Someone asked me how my blog and newspaper column came to be titled "Bleachers Brew". It's like this, it's an amalgam of sorts of two things: The bleachers area in the stadium/arena where I used to sit when I would watch baseball, football, and basketball games and Miles Davis' great jazz album Bitches Brew. That's how it got culled together. I originally planned on calling it "The View from the Big Chair" that is a nod to Tears For Fear's second album, Songs from the Big Chair. So there.

Wednesday, April 29, 2009

Bleachers' Brew #156 Detroit Rocked City

This appears in my column in the Monday May 4, 2009 edition of the Business Mirror.

Detroit Pistons' Richard Hamilton, right, and Will Bynum walk off the court late in the fourth quarter of their 99-78 loss to the Cleveland Cavaliers in a first-round NBA playoff sweep. (AP Photo/Duane Burleson)

Detroit Rocked City
Troubleshooting the Pistons? Detroit overlooked one man and history and that is their fatal flaw.
by rick olivares

The ride is over.

Even if you turned the key it still wouldn’t start.

Detroit General Manager Joe Dumars attempted to jumpstart the Pistons by trading Mr. Big Shot for Mr. Big Problem. And you don’t need to be a rocket scientist to figure out how that affects your starter, wiring, distributor, fuel pump ... could be a lot of things, but let at the end of the day, it all adds up to a dead battery from Motown.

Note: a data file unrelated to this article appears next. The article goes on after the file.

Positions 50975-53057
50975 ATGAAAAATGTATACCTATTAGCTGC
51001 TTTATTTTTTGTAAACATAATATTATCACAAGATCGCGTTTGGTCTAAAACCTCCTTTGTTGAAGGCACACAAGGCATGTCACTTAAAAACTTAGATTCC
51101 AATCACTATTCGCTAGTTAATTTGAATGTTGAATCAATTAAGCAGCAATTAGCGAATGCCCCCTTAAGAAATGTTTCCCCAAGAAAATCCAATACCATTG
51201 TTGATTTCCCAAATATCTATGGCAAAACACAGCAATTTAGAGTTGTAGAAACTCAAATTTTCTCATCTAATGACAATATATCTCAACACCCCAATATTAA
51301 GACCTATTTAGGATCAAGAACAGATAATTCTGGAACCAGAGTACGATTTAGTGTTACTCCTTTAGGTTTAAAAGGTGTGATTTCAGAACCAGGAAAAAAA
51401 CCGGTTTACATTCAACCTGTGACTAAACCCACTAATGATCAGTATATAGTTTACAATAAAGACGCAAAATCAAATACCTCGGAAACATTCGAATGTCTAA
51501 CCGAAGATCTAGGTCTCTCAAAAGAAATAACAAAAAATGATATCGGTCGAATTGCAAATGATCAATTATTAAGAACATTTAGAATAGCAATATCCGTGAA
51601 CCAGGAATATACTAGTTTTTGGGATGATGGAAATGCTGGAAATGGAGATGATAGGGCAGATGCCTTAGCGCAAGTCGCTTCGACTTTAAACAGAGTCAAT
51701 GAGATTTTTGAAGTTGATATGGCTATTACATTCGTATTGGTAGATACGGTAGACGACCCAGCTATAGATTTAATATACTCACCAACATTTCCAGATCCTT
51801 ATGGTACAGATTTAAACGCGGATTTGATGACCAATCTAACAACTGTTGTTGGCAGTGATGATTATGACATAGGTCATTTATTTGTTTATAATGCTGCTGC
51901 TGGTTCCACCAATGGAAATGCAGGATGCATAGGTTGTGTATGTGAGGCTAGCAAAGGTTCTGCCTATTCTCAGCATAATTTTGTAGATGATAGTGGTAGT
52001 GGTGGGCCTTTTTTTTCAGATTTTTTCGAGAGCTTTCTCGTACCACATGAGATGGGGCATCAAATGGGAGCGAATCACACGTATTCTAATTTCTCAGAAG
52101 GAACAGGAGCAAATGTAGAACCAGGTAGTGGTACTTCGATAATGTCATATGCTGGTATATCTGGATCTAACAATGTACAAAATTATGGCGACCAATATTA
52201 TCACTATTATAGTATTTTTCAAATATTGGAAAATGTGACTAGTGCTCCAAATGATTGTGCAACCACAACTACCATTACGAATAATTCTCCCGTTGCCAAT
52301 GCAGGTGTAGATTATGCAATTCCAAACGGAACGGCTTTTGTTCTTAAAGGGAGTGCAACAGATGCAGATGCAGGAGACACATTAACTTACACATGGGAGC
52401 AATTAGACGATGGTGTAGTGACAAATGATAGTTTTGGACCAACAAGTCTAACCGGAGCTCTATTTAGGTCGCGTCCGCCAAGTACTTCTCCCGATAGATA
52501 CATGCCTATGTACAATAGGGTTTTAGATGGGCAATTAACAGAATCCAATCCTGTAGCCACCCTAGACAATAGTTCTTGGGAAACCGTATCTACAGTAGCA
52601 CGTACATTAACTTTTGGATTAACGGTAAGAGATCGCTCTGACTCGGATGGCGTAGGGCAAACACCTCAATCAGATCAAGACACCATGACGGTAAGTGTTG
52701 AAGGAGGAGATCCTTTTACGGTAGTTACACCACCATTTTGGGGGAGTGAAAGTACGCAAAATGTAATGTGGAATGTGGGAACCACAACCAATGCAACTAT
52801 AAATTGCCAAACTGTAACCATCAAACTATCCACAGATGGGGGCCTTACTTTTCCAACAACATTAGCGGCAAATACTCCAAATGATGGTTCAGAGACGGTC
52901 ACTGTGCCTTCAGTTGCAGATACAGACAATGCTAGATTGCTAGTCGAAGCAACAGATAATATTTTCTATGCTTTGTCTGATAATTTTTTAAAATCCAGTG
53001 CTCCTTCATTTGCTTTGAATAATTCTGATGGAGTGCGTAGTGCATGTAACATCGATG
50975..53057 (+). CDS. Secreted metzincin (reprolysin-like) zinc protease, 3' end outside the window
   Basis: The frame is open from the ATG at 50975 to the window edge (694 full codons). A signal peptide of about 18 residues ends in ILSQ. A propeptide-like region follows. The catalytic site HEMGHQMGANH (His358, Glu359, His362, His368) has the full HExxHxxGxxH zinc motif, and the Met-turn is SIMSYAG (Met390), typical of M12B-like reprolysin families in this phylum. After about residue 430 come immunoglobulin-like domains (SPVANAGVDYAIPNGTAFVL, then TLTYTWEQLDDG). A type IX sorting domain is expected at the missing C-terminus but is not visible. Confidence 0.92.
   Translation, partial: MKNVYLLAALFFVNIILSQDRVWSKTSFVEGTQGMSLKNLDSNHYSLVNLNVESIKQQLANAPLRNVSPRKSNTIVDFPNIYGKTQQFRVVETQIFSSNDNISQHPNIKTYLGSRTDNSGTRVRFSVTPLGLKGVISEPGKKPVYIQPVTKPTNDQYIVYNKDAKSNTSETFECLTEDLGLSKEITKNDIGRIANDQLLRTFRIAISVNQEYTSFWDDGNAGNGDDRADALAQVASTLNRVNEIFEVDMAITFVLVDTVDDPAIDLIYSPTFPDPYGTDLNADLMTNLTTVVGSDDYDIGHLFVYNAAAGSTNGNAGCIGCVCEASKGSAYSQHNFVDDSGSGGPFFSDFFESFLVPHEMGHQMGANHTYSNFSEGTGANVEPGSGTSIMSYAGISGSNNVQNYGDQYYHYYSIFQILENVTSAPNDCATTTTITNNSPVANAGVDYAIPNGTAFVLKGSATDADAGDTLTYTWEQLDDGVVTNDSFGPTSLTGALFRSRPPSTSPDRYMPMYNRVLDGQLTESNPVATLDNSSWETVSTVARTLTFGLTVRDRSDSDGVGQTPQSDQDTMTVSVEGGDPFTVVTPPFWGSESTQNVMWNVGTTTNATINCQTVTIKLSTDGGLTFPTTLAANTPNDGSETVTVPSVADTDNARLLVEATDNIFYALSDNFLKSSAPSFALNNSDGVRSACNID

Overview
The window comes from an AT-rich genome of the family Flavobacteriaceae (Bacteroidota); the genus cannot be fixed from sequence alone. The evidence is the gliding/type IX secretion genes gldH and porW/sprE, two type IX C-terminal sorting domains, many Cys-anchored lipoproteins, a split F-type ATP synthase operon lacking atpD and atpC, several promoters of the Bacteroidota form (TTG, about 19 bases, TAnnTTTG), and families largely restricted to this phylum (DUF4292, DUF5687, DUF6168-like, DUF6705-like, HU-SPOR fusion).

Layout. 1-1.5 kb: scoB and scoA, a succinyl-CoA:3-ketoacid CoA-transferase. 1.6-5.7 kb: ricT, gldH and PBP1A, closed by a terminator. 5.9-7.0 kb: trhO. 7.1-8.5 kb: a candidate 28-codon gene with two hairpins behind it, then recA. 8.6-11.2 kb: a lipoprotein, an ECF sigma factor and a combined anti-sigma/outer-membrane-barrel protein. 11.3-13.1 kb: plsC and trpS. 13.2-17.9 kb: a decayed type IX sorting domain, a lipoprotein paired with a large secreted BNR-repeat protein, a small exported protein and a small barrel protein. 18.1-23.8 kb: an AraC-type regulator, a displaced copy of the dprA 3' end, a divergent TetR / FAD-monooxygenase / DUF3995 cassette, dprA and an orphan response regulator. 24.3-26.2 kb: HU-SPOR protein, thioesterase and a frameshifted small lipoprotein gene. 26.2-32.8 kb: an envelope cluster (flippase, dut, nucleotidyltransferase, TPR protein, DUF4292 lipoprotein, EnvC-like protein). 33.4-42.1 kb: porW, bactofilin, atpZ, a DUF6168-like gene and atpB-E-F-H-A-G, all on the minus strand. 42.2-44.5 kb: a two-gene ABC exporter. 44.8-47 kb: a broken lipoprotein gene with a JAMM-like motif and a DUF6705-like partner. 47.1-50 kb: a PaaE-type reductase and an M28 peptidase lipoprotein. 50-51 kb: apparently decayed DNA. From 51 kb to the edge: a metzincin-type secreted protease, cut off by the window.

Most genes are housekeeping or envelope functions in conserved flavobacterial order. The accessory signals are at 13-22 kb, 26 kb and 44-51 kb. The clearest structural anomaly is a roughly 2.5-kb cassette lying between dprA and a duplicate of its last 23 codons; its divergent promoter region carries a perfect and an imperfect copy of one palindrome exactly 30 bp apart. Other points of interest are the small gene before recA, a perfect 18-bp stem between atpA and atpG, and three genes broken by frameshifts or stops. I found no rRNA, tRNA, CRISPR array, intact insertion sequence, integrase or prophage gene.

One of the most feared and consistent franchises of the new millennium has gone the way of Tracy McGrady – out the first round with and questions that will haunt them for a long summer (and it still is spring time so that’s even longer).

And like McGrady, who will eat humble pie knowing that the Houston Rockets beat the talented Portland Trailblazers to move to the Western semis without him, Dumars will wonder if he should have started the rebuilding last year as everyone expected him to do.

It would be tempting to say that the end of this current team of Pistons began when Ben Wallace departed for Chicago except that this team remained an Eastern power for another year or two.

One can point to the early season trade of Chauncey Billups for Allen Iverson as a huge breakdown for this team. Mr. Big Shot turned out to be the Real Answer for the Denver Nuggets that was immediately buoyed by the trade. Iverson threw a monkey wrench into the team’s cylinders and left Detroit with even more questions about its ability to compete with the likes of Boston, Cleveland, and Orlando.

The truth is it’s the aforementioned two and the merry-go-round of head coaches since 2004 – Larry Brown, Flip Saunders, and Michael Curry.

Those precise half-court sets – screen and roll or kick outs for three -- are long gone and with them went the effectiveness of team.

Dumars threats to blow up the team didn’t help any.

(Rodney Stuckey, from left, Tayshaun Prince and Walter Herrmann sit on the bench in the fourth quarter of a 99-78 loss to the Cleveland Cavaliers in Game 4 of a first-round NBA playoff basketball game Sunday, April 26, 2009, in Auburn Hills, Mich. Prince, a starter, was held to just two points. The Cavaliers swept the best-of-seven series.)